Changes to the Indian Act that have Idle No More protesters crying foul will have little impact on the Yukon.
That’s because most Yukon First Nations have signed self-government final agreements that supersede the Indian Act altogether.
“These changes will not directly impact the self-governing Yukon First Nations. Each final agreement empowers the First Nation to administer settlement land according to their own self-determined priorities,” wrote Denise Antle, a spokesperson for Aboriginal Affairs and Northern Development Canada, in an email.
Critics say these changes will make it easier for reserve lands to be parcelled off without the consent of the whole community. Idle No More supporters have also protested the unilateral nature of the changes, saying that First Nations have not been adequately consulted.
The changes in question would make it easier for First Nations to lease land, should they choose to opt-in to the new provisions, Antle explained.
“The proposed amendments will speed up the process to designate reserve lands, allowing First Nations the flexibility they require to take advantage of economic opportunities as they present themselves,” she wrote.
Eleven of the Yukon’s 14 First Nations have signed agreements in place. The three holdouts are the Ross River Dena Council, the White River First Nation and the Liard First Nation. They are still covered by the Indian Act.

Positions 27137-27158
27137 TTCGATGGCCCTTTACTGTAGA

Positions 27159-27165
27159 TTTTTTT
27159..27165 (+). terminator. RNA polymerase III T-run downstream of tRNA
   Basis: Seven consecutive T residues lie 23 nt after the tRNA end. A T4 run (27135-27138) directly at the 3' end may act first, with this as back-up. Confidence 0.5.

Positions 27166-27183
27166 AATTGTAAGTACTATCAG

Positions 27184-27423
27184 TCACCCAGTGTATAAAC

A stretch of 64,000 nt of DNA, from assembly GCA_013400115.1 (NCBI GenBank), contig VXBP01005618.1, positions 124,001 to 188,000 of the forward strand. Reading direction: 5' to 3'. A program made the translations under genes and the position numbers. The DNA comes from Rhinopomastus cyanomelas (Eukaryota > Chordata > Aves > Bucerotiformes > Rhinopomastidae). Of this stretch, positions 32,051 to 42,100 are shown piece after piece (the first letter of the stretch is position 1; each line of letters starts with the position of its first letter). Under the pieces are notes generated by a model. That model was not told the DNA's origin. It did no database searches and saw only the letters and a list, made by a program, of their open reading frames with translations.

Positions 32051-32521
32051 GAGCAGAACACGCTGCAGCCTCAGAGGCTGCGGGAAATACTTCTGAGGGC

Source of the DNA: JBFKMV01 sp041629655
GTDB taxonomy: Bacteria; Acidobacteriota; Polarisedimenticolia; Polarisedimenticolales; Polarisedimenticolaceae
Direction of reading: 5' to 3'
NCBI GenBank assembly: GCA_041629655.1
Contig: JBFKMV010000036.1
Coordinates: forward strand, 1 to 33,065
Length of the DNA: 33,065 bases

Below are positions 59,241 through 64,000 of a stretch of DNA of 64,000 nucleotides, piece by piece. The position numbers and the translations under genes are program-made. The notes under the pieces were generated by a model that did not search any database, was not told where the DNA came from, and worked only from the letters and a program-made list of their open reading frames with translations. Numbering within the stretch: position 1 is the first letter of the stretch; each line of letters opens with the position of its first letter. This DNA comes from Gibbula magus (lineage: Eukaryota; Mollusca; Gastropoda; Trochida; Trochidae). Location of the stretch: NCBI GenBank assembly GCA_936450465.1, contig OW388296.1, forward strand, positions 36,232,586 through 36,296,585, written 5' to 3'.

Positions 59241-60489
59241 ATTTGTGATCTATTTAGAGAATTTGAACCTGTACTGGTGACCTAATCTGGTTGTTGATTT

The changes to the act are specific to reserve lands, however, and because the Yukon has no reserves anymore, neither Ross River nor White River will be affected by the changes.
Only the Liard First Nation will be affected by the proposed Indian Act changes because some of its people live on reserves in Northern B.C. and so are subject to the Indian Act changes.
There are 23 reserves in Northern B.C. that the Yukon branch of Aboriginal Affairs is responsible for. Of those, nine are part of the Liard First Nation, and the changes will affect those reserves. One of those is Lower Post, the home of the Daylu Dena Council.
Regardless of the protections offered by Yukon’s various final agreements, Idle No More organizer Cherish Clarke said that the territory’s First Nations have a duty to stand in solidarity with other Canadian First Nations in opposing the omnibus budget bill and other controversial pieces of legislation.
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